Groupon deals “are bad for business and for customers”


Are customers on cheap offers given second class service?

Some companies offering deals via the Groupon discount website are offering customers a second class service that is more likely to lose them business.

That’s the finding of a specialist online reputation company which has uncovered cases of Groupon voucher holders getting a worse deal than full-price customers.

According to UK-based, voucher-holding restaurant customers are asked to sit away from full-price diners; while concert-goers with Groupon vouchers were made to wait until all other customers had entered the venue first.

“We’re convinced that Groupon is a bad way of doing business,” says Mark Hall MD of, “and some customers are finding that their discount isn’t worth the money.”

“We’re experts in internet reputation, and we’ve seen 95% of companies that have had offers on Groupon receiving negative reviews as a result. And a single bad review on the internet is enough to keep new custom away in droves.”

Among the poor Groupon experiences brought to ‘s attention are:

• Restaurant customers forced to sit in a separate “Groupon room” away from full-paying diners
• Diners only being able to choose from a restricted Groupon menu
• Voucher holders only being allowed to book awkward times. One business only offered a midweek 6.30-7.00pm slot to Groupon customers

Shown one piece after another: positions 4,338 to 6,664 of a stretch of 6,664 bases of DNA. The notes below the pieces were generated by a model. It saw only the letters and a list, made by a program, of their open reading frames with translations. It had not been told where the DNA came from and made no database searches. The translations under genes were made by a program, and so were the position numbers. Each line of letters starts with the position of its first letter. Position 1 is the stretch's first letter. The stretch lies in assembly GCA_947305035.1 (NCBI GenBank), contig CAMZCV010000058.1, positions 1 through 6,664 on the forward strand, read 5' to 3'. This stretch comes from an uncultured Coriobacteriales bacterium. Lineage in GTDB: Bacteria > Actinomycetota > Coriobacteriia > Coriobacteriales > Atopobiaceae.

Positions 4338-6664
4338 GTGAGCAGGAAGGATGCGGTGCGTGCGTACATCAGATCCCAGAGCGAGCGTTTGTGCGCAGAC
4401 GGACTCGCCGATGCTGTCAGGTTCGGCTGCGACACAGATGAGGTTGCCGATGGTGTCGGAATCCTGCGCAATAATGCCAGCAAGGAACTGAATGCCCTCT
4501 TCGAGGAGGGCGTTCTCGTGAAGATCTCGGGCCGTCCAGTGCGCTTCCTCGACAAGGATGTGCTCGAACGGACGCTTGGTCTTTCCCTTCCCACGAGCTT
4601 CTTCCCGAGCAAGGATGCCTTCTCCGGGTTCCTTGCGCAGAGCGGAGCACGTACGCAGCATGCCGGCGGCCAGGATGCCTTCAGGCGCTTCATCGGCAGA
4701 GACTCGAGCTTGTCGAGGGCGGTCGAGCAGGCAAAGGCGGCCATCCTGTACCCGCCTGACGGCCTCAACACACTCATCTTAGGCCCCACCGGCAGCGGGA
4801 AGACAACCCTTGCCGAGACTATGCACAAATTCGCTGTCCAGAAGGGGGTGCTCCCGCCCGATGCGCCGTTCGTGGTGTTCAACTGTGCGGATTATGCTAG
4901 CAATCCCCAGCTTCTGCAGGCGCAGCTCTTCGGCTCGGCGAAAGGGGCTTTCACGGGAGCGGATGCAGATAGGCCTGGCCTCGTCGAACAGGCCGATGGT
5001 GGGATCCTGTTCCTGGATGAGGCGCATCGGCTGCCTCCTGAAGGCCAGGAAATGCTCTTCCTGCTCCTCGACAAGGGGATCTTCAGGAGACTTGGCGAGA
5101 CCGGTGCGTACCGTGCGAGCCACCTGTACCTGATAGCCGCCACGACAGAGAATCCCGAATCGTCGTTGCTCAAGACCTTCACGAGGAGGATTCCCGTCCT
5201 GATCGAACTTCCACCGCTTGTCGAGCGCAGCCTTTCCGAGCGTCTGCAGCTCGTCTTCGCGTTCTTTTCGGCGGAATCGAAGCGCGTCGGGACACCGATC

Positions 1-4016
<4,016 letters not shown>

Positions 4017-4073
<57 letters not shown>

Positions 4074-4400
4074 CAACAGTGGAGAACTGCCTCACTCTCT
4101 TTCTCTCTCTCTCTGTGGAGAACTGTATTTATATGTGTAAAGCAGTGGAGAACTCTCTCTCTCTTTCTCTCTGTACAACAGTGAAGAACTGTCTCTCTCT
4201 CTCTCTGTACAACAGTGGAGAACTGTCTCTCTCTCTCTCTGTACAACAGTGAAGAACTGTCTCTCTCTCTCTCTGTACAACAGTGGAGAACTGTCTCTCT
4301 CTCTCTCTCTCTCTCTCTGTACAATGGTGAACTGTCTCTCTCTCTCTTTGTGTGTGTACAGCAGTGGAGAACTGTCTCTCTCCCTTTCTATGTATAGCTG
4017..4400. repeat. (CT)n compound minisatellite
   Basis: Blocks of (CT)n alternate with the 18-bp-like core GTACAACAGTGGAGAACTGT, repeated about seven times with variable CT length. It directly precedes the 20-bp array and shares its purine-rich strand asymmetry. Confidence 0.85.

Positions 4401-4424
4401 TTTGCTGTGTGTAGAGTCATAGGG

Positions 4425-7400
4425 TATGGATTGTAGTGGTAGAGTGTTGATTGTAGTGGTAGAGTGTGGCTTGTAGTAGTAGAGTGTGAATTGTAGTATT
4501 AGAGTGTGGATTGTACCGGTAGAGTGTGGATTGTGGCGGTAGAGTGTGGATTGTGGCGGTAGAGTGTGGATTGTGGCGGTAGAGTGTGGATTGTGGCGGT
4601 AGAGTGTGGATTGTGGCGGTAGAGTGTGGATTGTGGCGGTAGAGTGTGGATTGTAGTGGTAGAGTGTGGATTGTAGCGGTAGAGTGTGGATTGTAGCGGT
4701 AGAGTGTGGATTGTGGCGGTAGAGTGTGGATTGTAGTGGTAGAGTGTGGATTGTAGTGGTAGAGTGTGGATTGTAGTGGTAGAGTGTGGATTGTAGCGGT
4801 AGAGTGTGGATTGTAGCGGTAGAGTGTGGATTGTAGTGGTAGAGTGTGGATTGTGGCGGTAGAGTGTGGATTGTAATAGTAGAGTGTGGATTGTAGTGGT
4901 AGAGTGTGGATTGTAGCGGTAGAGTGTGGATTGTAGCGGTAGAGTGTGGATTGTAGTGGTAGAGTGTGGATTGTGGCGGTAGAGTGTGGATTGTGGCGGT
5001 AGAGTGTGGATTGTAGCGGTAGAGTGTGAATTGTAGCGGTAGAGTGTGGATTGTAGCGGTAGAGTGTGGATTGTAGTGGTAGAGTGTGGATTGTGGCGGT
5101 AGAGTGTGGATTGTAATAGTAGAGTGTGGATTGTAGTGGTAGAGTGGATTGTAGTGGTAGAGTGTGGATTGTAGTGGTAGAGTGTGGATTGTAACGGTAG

• Concert-goers made to wait outside venues until all non-Groupon customers had been admitted

Got Juice say that while many people are pleased with their Groupon deals, growing numbers are finding themselves disillusioned by arbitrary restrictions and inconvenient terms.

“The problem with Groupon is that it can be more expensive for companies than they realise,” said Hall. “It’s a terrible business model that means restaurants and shops can lose money very quickly.”

According to, companies sell discount vouchers to a limited number of customers through the website. Groupon then take half of that already discounted price, which means that companies are then dealing with customers expecting first-class service while taking up to a 75% hit on their income.

“No wonder voucher holders sometimes get a second-class service,” said Mark Hall, “they’re a loss to the company the second they step through the door.”

“We reckon that to make money, they’ve got to get every single punter back as repeat business,” said ‘s Hall, “And treating them badly on their first visit is a recipe for disaster.” think there are far better ways to attract and keep customers.

“The quick publicity of a Groupon deal may get people through the door,” Hall says, “but old-fashioned great service is the way to maintain a top reputation and get people coming back.”